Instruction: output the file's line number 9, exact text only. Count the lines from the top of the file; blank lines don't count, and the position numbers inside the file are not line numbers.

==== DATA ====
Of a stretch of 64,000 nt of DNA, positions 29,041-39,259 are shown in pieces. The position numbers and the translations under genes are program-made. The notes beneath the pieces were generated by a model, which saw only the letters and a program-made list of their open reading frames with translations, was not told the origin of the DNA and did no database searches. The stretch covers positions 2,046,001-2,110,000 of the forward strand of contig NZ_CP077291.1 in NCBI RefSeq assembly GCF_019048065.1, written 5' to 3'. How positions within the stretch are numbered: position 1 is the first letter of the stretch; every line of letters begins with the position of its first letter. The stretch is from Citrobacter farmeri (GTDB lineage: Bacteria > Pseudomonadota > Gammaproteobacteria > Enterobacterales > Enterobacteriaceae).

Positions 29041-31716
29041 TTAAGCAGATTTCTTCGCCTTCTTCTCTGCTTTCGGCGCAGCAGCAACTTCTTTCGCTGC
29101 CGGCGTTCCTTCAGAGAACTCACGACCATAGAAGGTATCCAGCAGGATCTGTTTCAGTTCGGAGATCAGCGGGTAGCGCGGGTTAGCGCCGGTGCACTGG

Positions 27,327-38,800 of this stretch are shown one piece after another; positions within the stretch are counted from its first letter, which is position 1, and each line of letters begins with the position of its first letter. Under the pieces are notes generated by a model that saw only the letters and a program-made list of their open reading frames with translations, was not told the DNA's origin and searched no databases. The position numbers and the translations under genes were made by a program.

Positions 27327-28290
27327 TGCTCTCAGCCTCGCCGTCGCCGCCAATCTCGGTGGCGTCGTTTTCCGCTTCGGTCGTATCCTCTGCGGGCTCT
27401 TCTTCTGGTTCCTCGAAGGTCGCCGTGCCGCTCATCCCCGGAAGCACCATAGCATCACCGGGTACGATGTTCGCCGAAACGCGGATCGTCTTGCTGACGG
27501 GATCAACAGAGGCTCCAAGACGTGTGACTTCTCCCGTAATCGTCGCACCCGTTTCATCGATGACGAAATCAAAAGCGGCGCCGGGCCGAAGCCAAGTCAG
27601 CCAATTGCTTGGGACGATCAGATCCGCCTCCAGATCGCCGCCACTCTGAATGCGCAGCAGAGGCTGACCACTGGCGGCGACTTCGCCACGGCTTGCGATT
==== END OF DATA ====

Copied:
27501 GATCAACAGAGGCTCCAAGACGTGTGACTTCTCCCGTAATCGTCGCACCCGTTTCATCGATGACGAAATCAAAAGCGGCGCCGGGCCGAAGCCAAGTCAG